Is the Sixth Now the “Most Reversed” Circuit?

The Daily Journal reports that the U.S. Court of Appeals for the Sixth Circuit has gone 0-5 before the Supreme Court this term.  As I noted here, all five cases were pro-prisoner habeas cases.  The article discusses the role of the Michigan AG’s office in encouraging the Supreme Court to review the Sixth Circuit’s habeas handiwork.

As for why the Supreme Court suddenly became interested in 6th Circuit habeas rulings, court-watchers say part of the reason is that Michigan Solicitor General Eric Restuccia went to great lengths to flag the issue in his briefs. Of the five 6th Circuit habeas cases decided this term, three were out of Michigan.

In five briefs filed last year, Restuccia mentioned the other petitions he was filing in an attempt to highlight the failure of the 6th Circuit to follow habeas corpus rules as revised by Congress in the Antiterrorism and Effective Death Penalty Act back in 1996.

“These cases evidence a pattern by the 6th Circuit of usurping the role of the State courts by failing to properly apply the AEDPA,” he wrote in a passage that appeared in all five briefs.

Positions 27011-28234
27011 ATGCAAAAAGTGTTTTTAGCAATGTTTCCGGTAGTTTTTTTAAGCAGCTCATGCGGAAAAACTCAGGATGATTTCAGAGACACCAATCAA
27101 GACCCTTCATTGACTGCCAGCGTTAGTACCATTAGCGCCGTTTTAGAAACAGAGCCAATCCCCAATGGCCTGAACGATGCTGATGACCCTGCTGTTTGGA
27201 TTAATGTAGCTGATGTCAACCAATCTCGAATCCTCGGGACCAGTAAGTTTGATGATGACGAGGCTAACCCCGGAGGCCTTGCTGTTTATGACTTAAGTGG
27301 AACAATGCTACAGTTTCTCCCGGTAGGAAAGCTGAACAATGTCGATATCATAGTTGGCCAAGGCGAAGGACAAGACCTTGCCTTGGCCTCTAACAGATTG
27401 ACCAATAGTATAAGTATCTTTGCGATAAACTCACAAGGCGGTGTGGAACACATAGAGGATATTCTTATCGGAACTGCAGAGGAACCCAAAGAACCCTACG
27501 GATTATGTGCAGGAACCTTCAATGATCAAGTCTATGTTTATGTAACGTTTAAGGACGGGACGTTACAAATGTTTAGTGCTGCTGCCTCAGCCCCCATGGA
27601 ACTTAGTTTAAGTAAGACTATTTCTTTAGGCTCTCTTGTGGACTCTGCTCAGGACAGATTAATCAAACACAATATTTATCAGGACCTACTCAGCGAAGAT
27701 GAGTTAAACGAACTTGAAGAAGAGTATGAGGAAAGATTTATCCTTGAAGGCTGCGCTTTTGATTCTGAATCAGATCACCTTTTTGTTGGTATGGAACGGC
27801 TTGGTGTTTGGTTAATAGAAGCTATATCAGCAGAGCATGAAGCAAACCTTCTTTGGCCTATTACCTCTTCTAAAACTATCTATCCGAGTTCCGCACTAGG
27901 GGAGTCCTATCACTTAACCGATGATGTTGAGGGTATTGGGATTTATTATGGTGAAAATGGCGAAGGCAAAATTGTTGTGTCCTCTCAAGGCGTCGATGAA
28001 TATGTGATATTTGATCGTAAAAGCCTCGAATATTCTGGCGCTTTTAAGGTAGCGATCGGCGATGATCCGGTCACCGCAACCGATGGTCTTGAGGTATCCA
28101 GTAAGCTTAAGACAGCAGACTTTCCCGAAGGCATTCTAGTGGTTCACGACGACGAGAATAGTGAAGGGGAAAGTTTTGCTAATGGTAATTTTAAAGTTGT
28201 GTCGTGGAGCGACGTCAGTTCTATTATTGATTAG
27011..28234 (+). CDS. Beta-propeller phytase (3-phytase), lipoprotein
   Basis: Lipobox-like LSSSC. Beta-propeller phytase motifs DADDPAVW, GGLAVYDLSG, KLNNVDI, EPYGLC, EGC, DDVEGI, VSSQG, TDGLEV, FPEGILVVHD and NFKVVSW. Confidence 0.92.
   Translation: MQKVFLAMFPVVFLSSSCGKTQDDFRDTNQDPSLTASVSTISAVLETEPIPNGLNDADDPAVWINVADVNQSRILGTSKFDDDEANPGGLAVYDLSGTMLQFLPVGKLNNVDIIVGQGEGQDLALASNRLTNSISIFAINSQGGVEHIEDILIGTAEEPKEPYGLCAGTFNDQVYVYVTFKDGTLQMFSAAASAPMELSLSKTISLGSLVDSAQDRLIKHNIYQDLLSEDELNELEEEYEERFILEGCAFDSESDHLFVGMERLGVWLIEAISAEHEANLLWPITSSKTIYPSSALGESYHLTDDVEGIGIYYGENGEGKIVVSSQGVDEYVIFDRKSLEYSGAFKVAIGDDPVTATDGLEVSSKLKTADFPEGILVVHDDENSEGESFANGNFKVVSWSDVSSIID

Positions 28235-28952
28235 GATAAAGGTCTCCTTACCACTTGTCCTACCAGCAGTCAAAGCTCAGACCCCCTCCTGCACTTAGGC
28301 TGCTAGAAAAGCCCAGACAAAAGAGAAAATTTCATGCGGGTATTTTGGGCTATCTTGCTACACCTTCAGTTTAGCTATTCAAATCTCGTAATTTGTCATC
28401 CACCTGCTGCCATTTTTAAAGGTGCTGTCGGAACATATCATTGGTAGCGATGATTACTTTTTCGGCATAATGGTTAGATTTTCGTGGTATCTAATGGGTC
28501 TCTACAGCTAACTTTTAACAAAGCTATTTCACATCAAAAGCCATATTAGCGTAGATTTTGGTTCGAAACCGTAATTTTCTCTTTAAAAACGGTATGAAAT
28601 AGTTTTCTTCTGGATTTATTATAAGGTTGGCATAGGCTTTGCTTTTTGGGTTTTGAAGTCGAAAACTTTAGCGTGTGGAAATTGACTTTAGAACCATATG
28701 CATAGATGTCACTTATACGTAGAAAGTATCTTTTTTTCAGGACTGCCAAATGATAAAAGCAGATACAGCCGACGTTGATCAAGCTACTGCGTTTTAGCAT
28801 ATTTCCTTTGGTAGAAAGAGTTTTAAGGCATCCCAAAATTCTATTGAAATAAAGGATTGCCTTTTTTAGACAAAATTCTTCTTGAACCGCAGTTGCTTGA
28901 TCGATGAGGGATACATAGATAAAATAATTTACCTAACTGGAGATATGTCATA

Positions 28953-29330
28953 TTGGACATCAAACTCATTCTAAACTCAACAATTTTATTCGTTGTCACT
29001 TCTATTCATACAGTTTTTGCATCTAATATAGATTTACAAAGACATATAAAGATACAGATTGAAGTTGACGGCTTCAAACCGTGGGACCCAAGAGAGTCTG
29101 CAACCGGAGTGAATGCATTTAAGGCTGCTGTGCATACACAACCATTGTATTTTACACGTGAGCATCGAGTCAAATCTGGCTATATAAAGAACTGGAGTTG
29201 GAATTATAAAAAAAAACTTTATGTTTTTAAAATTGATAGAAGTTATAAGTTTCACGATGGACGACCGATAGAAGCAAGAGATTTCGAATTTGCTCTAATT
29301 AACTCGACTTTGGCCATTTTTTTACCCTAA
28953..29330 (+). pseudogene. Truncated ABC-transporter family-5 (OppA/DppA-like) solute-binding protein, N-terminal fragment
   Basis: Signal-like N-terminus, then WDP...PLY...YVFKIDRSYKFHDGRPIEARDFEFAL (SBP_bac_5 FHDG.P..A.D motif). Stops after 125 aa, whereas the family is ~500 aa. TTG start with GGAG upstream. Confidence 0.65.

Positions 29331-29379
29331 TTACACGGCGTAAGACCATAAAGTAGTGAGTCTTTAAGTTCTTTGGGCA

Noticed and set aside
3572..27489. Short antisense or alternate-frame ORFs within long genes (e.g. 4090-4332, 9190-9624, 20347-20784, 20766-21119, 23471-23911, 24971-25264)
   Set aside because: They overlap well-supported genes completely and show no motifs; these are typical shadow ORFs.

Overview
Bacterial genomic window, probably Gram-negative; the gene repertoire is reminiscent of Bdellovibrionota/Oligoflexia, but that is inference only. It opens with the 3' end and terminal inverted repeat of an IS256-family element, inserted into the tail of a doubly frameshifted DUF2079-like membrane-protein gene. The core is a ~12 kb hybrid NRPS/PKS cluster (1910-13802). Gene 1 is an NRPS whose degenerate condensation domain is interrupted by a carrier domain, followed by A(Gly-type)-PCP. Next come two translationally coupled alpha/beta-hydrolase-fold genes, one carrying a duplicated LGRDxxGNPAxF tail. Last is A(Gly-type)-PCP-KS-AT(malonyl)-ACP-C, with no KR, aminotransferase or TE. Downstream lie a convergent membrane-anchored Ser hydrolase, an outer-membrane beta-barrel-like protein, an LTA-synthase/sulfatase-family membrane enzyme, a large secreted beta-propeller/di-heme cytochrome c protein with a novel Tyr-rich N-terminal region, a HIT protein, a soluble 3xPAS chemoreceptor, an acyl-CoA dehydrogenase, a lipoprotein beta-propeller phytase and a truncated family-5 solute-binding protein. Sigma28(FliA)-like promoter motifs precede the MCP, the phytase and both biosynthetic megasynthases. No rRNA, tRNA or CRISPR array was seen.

Joy Yearout, a spokeswoman for the Michigan Attorney General’s office, said Thursday that the state is “going to keep filing petitions as long as the 6th Circuit continues its pattern of failure to accord proper deference to state court determinations.”

One has already been filed and another will be filed in the coming weeks, she added.

The Michigan AG’s office is not alone.  Prosecutors within the Sixth Circuit are well aware that some of the Circuit’s judges are out-of-step with existing Supreme Court precedent on habeas.  Now that the Supreme Court appears to be aware of this as well, I would expect state AGs to become increasingly aggressive at seeking review of decisions granting habeas petitions.

(Hat tip: How Appealing)

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